New Report Links Fracking to Increased Hospitalizations
July 20, 2015
by Andrea Sears
NEW YORK – A new study has added weight to health concerns that contributed to last month’s official ban on hydraulic fracturing, or fracking, for natural gas in New York State.
The research is from the University of Pennsylvania and Columbia University.
Dr. Reynold Panettieri, deputy director of Penn’s Center of Excellence in Environmental Toxicology, says researchers compared residents of two Pennsylvania counties with large numbers of gas wells, to those in a county with no wells at all.
“And what we found is those individuals closer to active wells were more likely to be hospitalized for cardiovascular disease,” he states.
New research that compares communities with and without fracking activity indicates some additional health risk for people who live near active well sites, but doesn’t pinpoint the possible reasons.
The report says people living in areas with high concentrations of fracking were predicted to have a 27 percent increase in heart-related hospitalization rates for each year the wells were active. Increases were also seen in hospitalizations for cancer and neurologic ailments.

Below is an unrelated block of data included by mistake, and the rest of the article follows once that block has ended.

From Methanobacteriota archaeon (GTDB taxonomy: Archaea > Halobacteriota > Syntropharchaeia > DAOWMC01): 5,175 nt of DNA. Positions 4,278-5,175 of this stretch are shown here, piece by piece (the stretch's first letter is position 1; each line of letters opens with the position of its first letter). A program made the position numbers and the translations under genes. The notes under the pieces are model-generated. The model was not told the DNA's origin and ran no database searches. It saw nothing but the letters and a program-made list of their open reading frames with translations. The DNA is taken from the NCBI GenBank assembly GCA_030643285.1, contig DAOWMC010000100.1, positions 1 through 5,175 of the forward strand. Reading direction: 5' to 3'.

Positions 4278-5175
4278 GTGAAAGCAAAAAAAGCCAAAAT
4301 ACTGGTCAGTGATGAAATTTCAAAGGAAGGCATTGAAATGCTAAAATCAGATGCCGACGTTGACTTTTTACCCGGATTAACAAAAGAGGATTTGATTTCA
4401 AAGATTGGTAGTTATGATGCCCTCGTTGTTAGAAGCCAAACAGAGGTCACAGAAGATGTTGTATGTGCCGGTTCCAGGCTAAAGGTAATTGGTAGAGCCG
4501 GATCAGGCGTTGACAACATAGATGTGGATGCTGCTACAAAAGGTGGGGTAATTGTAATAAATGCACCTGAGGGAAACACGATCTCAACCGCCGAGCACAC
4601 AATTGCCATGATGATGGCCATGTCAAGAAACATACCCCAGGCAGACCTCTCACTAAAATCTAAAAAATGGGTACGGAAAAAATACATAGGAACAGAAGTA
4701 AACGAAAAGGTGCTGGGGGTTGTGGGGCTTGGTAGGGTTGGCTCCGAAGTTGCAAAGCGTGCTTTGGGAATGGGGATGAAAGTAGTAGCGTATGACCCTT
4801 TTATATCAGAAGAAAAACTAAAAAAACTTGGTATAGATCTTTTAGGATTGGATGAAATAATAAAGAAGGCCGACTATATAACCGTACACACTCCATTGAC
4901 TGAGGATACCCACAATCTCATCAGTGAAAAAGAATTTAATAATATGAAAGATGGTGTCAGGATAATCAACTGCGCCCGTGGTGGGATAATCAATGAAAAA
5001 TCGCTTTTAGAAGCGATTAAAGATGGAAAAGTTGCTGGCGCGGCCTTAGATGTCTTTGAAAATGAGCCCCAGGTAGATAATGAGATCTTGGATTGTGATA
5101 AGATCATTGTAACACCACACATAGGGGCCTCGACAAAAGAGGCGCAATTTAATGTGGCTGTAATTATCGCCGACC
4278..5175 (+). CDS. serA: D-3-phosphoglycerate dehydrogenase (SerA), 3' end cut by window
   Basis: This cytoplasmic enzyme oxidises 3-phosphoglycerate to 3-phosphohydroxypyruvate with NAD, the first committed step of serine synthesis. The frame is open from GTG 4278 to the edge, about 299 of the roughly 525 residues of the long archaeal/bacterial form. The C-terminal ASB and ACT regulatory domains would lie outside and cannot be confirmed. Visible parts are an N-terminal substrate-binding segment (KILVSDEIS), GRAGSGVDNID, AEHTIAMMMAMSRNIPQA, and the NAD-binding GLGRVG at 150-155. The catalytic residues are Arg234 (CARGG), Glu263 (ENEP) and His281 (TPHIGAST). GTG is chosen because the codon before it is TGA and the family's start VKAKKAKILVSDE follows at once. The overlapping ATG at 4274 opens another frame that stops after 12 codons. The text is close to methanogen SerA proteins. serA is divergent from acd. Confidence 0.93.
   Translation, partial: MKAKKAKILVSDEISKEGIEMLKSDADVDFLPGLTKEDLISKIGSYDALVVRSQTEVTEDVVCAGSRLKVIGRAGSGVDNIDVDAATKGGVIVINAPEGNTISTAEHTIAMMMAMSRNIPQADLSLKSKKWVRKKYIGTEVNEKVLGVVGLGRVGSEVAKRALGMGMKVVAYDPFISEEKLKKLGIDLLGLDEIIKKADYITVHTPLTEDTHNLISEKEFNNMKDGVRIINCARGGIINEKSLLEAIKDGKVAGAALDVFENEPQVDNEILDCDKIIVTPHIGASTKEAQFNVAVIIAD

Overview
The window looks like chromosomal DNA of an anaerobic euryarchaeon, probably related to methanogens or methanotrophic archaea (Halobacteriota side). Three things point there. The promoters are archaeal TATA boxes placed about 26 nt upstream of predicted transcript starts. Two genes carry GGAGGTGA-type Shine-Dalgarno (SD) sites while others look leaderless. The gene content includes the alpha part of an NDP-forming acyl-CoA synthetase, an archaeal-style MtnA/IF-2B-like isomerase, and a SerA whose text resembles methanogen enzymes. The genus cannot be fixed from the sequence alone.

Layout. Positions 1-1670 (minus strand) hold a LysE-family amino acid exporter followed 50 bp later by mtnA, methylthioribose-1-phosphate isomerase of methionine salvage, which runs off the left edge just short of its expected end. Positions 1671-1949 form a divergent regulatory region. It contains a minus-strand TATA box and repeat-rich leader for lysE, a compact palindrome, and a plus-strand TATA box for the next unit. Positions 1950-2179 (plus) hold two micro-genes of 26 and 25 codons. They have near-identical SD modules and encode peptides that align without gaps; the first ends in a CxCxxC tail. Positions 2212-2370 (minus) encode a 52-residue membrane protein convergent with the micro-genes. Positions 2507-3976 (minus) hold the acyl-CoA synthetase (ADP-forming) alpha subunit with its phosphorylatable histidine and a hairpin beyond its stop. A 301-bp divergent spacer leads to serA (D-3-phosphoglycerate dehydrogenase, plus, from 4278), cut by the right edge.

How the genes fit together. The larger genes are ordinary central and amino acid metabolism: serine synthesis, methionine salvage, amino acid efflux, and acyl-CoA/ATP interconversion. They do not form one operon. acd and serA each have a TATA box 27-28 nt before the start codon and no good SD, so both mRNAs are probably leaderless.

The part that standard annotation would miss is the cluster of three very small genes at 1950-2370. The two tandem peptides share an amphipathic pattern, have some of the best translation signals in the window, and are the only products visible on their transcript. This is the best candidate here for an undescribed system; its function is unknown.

While the study shows a clear association between gas drilling and increased health problems, Panettieri says further research will be needed to determine exactly which pollutants are responsible.
And while fracking may bring economic benefits to communities where wells are drilled, he says the health consequences cannot be ignored.
“The cost side is going to be potentially the costs for increases in health care utilization,” he maintains. “That needs to be factored in the equation.”
The ban on hydraulic fracturing for gas in New York State is not permanent, and may be subject to legal challenge.
PHOTO: New research that compares communities with and without fracking activity indicates some additional health risk for people who live near active well sites, but doesn’t pinpoint the possible reasons. Photo credit: Ruhrfisch/Wikimedia Commons.
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